TIME Crime

Colorado Triathlon Canceled in the Wake of Multiple Shootings and Sniper Fears

Bicyclist Fatally Shot
Jason Pohl — AP Windsor Police investigate the area where a cyclist was fatally shot in Windsor, Colo.

Federal agents join investigation into possible serial shooter

A popular triathlon in northern Colorado has been canceled following a rash of shootings near the small town of Windsor, which has left one person dead and another injured.

John Jacoby, 48, was shot dead earlier this week while cycling along a stretch of road just outside of Windsor, reports ABC News. The incident occurred in close proximity to an earlier shooting late last month, when a 20-year-old woman survived being shot in the neck while driving along Interstate 25 outside of nearby Fort Collins.

Local officials are working in tandem with federal investigators, who are scrambling to see if the two events are connected. In the wake of the shootings, organizers of Pelican Fest Sprint Triathlon have canceled the race slated for this weekend because of security concerns.

“My decision was based on the overall safety of all the athletes, volunteers, traffic control personnel, spectators and vendors,” wrote Dennis Vanderheiden, the race’s director, in a post published online. “The proximity of the shooting death and the bike course gave me real concerns.”

TIME Crime

See Dozens of Mugshots From the Waco Shootout in One Image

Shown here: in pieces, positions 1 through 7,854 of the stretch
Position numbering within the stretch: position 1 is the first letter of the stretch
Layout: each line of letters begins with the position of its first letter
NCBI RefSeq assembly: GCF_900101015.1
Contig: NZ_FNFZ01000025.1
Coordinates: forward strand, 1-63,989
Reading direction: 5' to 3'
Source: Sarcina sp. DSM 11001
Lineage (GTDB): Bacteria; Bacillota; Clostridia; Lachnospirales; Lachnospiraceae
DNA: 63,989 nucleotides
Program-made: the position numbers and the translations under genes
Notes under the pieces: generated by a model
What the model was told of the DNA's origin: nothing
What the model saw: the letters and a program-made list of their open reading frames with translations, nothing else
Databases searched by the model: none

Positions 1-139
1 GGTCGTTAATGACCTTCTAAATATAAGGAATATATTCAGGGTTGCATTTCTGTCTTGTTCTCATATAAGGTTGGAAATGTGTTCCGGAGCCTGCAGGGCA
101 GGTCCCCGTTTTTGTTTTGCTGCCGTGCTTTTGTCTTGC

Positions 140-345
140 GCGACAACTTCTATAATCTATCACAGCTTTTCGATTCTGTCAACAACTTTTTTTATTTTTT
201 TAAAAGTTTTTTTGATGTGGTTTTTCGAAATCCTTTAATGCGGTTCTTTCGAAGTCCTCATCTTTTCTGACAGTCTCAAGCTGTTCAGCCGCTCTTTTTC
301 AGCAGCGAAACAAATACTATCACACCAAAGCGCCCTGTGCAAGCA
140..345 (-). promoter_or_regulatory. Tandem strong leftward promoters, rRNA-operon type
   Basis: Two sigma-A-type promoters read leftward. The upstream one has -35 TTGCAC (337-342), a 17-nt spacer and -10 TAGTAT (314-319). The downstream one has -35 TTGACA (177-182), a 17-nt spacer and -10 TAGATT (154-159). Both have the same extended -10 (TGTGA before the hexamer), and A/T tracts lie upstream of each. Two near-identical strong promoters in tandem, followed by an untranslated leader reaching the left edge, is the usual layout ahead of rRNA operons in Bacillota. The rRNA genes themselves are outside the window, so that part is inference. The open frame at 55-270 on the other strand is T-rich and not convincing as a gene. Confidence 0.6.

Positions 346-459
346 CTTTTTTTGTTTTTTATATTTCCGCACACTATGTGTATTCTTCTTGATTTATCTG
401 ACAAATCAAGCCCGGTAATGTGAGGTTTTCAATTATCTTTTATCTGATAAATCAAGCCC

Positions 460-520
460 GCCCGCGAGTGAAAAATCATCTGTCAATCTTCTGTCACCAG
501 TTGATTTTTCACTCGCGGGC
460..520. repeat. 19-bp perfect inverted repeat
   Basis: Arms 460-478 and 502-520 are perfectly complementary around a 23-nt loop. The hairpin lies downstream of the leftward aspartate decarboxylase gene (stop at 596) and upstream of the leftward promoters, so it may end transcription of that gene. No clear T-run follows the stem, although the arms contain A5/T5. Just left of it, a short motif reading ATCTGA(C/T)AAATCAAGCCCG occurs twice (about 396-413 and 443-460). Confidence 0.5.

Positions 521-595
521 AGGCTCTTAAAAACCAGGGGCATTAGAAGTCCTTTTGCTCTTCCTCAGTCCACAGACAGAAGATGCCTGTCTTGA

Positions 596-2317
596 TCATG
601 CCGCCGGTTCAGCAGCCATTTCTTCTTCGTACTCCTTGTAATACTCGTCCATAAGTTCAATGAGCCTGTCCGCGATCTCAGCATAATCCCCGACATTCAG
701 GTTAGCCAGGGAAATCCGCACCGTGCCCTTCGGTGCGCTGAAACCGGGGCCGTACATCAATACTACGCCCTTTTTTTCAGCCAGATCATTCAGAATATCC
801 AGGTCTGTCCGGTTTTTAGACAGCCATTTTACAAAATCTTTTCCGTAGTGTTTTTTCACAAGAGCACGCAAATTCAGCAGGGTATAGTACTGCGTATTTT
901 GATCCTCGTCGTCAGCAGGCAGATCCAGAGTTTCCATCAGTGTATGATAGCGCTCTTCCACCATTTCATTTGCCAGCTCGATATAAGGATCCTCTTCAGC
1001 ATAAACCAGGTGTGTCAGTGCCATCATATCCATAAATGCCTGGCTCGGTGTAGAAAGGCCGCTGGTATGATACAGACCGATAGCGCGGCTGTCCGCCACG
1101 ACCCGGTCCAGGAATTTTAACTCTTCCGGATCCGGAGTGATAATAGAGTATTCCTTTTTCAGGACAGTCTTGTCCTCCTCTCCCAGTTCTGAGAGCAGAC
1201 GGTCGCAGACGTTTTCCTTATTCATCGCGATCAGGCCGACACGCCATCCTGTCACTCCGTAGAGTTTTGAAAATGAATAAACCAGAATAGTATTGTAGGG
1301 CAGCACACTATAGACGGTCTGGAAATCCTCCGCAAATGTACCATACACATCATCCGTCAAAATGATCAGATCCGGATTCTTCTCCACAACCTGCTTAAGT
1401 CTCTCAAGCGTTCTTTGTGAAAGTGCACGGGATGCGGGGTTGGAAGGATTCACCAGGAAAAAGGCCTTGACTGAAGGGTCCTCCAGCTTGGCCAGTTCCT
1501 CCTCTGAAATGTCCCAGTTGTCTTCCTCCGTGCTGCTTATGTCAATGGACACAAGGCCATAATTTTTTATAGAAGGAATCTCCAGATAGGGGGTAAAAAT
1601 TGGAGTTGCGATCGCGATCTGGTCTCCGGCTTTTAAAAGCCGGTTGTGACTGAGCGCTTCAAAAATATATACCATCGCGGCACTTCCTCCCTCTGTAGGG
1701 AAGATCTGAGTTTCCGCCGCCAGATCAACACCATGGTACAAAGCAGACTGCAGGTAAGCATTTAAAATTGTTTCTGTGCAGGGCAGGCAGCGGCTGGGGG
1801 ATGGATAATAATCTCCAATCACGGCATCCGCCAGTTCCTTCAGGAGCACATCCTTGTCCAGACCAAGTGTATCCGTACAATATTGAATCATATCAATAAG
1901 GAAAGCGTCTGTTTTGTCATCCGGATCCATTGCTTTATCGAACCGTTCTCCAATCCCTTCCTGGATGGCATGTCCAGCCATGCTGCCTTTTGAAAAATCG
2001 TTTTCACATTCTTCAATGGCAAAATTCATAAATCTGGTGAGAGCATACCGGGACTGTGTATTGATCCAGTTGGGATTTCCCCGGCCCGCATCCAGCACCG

A composite image of the men and women arrested and charged with crimes stemming from a large shootout and fight between biker gangs outside the Twin Peaks bar and restaurant at the Central Texas Marketplace in Waco, Texas on May 17, 2015.
Mclennan County Sheriff's Department/EPA Headshots of the men and women arrested and charged with crimes stemming from a large shootout and fight between biker gangs outside the Twin Peaks bar and restaurant at the Central Texas Marketplace in Waco, Texas on May 17, 2015.

Some 170 bikers were arrested and charged in connection with Sunday's shooting

This composite frame of mug shots shows some of the about 170 bikers who were arrested and charged in connection with Sunday’s fatal shooting in Waco, Texas, that left nine dead and 18 others wounded.

The shooting was thought to have arisen from a dispute after five rival gangs gathered for a meeting at a Twin Peaks restaurant. Authorities said Tuesday that a man’s injury in the parking lot—a vehicle rolled over his foot—led to a dispute that carried into the restaurant, where a knife and gun battle erupted before spilling back outdoors.

Police said the interior of the restaurant was littered with shell casings, bodies and pools of blood after the brawl, but added that no innocent civilians were hurt.

TIME Crime

Teen Shoots, Kills Friend Trying to Wake Him by Throwing Pebbles at Window

Billings police are on the scene of a shooting with one person dead, Sunday, May 17, 2015. A Montana boy startled at being awakened in the middle of the night fired a shot through his bedroom window and killed the 15-year-old friend who had been knocking and throwing pebbles at his window, police said Monday.
Larry Mayer—AP Billings police are on the scene of a shooting with one person dead, Sunday, May 17, 2015

No arrests have been made but investigators are deciding whether to press charges

A 15-year-old boy in Billings, Mont., died early Sunday morning after he tried to wake his friend by throwing rocks at his bedroom window but was shot in response.

Mackeon Schulte died from a bullet wound to the head at about 2:30 a.m. Another boy escaped without injury, according to the Billings Gazette.

Police have ruled the death an accident.